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Hurricane Michael May Hit Pan Handle

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posted on Oct, 10 2018 @ 04:09 PM
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a reply to: Sabrechucker

Harvey came through near me but the rain was much farther east so we didn't have to deal with as much rain.

Family in Houston took a big hit though.




posted on Oct, 10 2018 @ 04:11 PM
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Ill freely admit I was wrong on this one.

Hope not to many people ignored the get out order because of all the storm of the century fatigue.



posted on Oct, 10 2018 @ 04:36 PM
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Anyone seeing claims that there is a significant disconnect between wind speeds being reported by the MSM and NHC/NOAA, and what is being observed by people attacking close to and sometimes right at where the world be 140mph+ speeds? I'm seeing the claims in multiple locations from folks not prone to hyperbole.



posted on Oct, 10 2018 @ 04:39 PM
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Hopefully this will be the last storm this year. Stay safe everyone.



posted on Oct, 10 2018 @ 04:55 PM
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a reply to: roadgravel

I hope it is going well for them, people lose everything. That's why Abrams and Cantore P me off with their "excitement"
Where I live we don't get hurricanes or tornadoes but, 4 years ago my sister and brother in law had a house fire that they are still recovering from financially and emotionally.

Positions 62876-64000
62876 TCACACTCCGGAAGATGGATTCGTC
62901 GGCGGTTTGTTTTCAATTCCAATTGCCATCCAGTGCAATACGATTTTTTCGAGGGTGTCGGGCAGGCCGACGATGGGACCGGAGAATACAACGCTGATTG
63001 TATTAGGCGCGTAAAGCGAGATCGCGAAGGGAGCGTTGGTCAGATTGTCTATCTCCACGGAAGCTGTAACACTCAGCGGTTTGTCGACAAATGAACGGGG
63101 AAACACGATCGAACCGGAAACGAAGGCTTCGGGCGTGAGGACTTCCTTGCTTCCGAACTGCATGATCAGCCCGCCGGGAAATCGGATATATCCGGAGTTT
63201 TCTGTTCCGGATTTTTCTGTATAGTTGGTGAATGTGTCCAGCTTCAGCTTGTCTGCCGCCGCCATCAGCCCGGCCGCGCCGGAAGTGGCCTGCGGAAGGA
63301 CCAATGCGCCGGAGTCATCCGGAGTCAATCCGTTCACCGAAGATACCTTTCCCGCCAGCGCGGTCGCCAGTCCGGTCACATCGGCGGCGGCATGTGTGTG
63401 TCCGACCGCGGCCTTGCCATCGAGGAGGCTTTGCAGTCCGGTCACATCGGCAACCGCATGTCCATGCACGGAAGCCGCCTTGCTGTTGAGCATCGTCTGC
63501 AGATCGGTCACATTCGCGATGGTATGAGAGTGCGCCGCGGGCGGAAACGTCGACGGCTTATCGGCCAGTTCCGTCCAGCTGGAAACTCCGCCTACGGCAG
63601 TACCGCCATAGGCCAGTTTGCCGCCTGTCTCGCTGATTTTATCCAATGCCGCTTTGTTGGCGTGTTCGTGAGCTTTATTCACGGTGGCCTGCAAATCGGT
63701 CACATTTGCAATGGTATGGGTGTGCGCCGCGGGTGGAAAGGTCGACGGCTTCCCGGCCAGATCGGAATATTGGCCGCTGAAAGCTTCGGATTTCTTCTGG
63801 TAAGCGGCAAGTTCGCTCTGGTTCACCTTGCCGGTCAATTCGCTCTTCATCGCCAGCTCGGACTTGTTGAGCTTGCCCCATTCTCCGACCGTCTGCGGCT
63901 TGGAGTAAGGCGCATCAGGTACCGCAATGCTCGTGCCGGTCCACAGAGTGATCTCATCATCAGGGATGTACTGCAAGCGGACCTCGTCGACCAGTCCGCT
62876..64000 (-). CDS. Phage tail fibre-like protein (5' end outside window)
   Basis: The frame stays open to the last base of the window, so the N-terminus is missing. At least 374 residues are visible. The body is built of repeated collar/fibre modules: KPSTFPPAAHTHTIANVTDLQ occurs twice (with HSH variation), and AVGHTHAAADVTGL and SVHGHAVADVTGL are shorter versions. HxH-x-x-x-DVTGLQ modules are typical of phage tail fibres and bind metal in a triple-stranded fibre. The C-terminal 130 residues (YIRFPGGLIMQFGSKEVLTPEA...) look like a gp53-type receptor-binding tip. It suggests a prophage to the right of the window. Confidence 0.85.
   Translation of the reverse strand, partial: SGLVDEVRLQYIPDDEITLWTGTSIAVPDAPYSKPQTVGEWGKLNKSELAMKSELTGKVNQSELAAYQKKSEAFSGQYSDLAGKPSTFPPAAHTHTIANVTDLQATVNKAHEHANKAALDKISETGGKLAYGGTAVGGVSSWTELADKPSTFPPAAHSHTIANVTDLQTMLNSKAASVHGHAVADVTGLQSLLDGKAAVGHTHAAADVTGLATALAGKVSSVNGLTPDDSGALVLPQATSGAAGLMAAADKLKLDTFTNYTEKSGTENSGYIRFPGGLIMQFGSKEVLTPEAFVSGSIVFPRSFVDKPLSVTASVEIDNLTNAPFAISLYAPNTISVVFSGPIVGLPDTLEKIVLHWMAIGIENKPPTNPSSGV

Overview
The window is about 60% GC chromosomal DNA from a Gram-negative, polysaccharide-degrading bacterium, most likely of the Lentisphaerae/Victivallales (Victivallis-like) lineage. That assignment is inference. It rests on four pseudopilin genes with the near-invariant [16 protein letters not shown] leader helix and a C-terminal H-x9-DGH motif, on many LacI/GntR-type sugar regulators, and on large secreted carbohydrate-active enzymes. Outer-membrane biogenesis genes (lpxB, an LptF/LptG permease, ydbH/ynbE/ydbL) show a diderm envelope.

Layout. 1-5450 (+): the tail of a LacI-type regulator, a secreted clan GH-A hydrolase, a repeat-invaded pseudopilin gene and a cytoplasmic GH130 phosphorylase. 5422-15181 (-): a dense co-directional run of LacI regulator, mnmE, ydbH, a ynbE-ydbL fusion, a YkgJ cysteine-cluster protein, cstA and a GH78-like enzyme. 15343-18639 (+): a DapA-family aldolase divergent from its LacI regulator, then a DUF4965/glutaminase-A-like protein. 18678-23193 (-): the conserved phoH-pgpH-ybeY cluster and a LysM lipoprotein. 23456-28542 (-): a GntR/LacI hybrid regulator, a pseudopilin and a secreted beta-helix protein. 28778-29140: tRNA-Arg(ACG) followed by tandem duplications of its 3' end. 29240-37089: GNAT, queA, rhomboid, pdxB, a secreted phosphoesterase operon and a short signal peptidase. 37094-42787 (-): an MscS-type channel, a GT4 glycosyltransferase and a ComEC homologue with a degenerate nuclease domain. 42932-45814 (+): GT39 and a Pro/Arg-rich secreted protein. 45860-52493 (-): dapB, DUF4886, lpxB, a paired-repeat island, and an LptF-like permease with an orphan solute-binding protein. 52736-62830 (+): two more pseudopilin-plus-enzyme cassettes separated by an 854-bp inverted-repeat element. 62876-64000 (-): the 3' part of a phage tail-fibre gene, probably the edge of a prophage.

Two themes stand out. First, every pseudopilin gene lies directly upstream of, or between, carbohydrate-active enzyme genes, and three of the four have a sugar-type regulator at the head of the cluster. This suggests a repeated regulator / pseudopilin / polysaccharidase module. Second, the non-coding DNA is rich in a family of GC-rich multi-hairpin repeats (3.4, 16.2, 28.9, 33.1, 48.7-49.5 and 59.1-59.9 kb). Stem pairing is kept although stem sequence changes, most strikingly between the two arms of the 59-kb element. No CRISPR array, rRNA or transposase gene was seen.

edit on 10-10-2018 by Sabrechucker because: typo



posted on Oct, 10 2018 @ 04:56 PM
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a reply to: Irishhaf

People should not rely so much on "reporting/forecasting" go with your gut, it will tell you when it's time to go.
you weren't wrong, you just weren't right



posted on Oct, 10 2018 @ 04:58 PM
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a reply to: jefwane

I haven't seen that, are they saying the winds we're stronger than reported or weaker?



posted on Oct, 10 2018 @ 05:25 PM
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a reply to: Sabrechucker

It will take weeks or longer before the NHC issues their final assessment.

Tomorrow when we see what happened to Mexico Beach, Port St. Joe and surrounding area. That will give us a better idea of how strong the worst part was.



posted on Oct, 10 2018 @ 05:30 PM
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I wasn't buying into a 140 mph wind 20+ miles inland, at least a ground level.



posted on Oct, 10 2018 @ 05:34 PM
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a reply to: jrod

I don't understand how they come up with "sustained" winds. I would think the only real measure would be the constantly changing gusts. It all seems to variable to say for hours on end that their is a sustained wind speed



posted on Oct, 10 2018 @ 05:37 PM
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a reply to: Sabrechucker

In Australia they use gusts to measure the strength of their cyclones...maybe it is a better way to estimate strength.